Chapter III

     Value System

     Formally, a value may be defined as an ending belief that a specific mode of conduct or end-state of existence is personally or socially preferable to another. Values are, according to Rokeach (1973:161), a learned organization of rules for

    making choices and for resolving conflicts. These rules and guideposts are

    normative and teach us what is useful, good, right, wrong, what to strive for, how to live our life, and even what to die for. As Albert (1968:32) says, a value system represents what is expected or hoped for, required or forbidden. It is not report of actual conduct but is the system of criteria by which conduct is judged and sanctions applied. Although each of us has a unique set of individual values, there are also values that tend to permeate a culture. These are called cultural values. Cultural values are derived from the larger philosophical issues that are part of cultural milieu. They are transmitted by a variety of sources (family, media, school,

    church, state, and so on) and therefore tend to be broad-based, enduring, and relatively stable. Most important, as is the case with cultural beliefs, cultural values guide both perception and communication. That is, our values get translated into action. An understanding of cultural values helps us appreciate the behavior of other people. An awareness of cultural values also helps us understand our own behavior. We can, for example, associate impatience with our value of time, aggressiveness with our value of competition, and self-disclosure with our twin values of friendship and sociability. An individuals cognitive structure consists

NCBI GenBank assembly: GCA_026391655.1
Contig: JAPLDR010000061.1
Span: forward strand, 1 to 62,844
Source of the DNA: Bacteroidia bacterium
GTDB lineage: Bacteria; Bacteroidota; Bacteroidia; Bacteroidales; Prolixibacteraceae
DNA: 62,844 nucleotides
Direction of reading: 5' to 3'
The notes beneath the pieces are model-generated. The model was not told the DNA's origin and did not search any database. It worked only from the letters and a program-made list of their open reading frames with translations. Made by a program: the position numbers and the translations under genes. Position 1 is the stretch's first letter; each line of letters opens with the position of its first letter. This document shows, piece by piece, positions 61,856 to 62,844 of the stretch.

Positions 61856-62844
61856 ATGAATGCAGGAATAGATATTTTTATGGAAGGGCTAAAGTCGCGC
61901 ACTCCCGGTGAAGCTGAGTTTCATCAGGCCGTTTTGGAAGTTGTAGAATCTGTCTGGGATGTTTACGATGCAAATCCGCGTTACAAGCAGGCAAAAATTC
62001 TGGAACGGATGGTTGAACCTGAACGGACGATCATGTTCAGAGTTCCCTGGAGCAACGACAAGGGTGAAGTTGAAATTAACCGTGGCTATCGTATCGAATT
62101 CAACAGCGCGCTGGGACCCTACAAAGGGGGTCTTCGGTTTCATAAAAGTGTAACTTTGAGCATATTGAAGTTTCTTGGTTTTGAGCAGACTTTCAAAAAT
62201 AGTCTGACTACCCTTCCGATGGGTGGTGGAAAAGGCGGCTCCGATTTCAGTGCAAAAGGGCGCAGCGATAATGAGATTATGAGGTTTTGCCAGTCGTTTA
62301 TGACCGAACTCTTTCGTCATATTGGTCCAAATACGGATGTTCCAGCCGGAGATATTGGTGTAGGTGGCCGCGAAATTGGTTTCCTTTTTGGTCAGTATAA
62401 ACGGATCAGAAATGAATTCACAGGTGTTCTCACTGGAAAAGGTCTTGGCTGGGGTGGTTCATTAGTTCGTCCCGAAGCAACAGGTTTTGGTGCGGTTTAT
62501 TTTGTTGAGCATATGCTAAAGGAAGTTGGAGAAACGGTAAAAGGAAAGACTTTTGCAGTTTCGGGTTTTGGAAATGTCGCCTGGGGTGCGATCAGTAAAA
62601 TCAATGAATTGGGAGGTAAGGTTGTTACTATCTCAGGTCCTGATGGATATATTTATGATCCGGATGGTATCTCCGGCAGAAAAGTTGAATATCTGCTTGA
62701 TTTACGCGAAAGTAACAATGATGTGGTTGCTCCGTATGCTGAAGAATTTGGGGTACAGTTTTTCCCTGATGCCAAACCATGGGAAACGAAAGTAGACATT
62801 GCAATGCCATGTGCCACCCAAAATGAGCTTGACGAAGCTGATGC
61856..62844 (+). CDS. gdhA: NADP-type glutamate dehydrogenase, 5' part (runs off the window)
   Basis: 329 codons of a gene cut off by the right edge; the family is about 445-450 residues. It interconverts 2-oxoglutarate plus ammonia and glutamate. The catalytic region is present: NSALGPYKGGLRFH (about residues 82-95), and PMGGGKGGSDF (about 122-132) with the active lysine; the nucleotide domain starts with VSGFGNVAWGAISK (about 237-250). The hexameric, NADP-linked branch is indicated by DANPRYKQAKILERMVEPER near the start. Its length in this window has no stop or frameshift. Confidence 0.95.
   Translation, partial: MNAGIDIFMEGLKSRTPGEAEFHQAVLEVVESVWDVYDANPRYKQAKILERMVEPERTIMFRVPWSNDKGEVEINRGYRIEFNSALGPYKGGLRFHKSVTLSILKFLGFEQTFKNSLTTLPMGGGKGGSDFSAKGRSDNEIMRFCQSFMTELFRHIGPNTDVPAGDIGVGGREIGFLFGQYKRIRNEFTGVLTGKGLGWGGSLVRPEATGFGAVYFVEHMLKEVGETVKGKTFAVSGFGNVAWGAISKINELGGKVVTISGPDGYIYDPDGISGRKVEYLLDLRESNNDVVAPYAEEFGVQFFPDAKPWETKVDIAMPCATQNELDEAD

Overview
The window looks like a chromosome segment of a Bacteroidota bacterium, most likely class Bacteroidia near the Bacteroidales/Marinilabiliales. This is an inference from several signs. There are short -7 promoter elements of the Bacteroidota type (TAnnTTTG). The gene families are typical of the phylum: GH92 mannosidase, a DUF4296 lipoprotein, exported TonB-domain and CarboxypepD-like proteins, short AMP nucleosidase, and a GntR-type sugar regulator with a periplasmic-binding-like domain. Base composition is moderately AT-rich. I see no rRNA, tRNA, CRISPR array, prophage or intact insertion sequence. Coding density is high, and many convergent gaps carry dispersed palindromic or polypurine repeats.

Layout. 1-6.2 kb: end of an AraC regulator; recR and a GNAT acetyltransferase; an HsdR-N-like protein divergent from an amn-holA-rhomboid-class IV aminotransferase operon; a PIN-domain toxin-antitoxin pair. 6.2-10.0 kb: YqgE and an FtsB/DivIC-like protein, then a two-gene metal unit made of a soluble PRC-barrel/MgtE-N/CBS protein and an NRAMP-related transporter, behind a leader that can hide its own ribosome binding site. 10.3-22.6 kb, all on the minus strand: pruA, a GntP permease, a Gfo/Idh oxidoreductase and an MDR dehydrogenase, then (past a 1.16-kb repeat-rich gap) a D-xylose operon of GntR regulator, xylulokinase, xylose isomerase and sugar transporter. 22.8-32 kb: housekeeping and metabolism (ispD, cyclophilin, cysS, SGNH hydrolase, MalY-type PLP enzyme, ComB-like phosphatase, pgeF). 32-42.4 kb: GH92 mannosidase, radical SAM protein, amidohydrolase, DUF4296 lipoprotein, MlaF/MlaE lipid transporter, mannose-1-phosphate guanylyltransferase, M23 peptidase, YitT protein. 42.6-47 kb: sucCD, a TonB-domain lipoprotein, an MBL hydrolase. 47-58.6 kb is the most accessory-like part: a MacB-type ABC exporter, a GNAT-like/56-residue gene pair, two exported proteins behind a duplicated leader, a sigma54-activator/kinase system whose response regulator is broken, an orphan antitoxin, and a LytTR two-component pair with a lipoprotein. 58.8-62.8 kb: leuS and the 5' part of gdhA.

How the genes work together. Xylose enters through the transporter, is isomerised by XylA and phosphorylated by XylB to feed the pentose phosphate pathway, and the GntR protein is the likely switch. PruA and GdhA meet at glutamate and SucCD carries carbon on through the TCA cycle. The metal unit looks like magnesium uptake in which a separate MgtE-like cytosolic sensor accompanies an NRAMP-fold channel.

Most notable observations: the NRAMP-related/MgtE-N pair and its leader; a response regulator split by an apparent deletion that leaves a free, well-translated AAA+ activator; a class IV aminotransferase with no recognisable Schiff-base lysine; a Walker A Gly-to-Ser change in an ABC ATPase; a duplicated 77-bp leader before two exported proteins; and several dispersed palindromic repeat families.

of many values, which are arranged into a hierarchical order that is highly organized and exists along a continuum of relative importance. Values can be classified as primary, secondary, and tertiary. Primary values are the most important: they specify what is worth the sacrifice of human life. For example, in the United States, democracy and the protection of ones self and close family are primary values. Secondary values are also quite important. In the United States, the relief of the pain and suffering of others is a secondary value. The securing of material possessions is also a secondary value for most Americans. They care about such values, but we do not hold the same intense feeling toward them as we do with primary values. Tertiary values are at the bottom of the hierarchy.


     Examples of tertiary values in the United States are hospitality to guests and cleanliness. Although they strive to carry out these values, they are not as profound or consequential as values in the other two categories.(Samovar, 2000: 60) 3.1 Confucianism vs. Individualism & Human Rights Chinese value concepts have been influenced by Confucianism, especially Ren () and Li :礼;, which lie at the very

    core of Confucianism. It is well-acknowledged that Ren and Li, which can hardly be appropriately translated into English, virtually determined almost all aspects of the Chinese life they have become the collective unconsciousness for the Chinese programming their social behavior including speech acts such as apologies, compliments, addressing, etc; as well as interactional rules, such as conversational principles, politeness principles, face work, etc. In short, Ren and Li have shaped the way the Chinese behave. Obviously the understanding of Ren and Li can help explain why the Chinese people behave the way they do. Ren and Li, the core concepts of Confucianism, complement each other in nature. If we look at these two concepts in terms of ends and means, we can safely say that Ren serves as the goal of life, while Li serves as the norms and means for achieving the acceptable ends of social life. And at the same time, these two concepts overlap with each other. Ren, etymologically a combination of the Chinese ideographic characters for “人” (human being)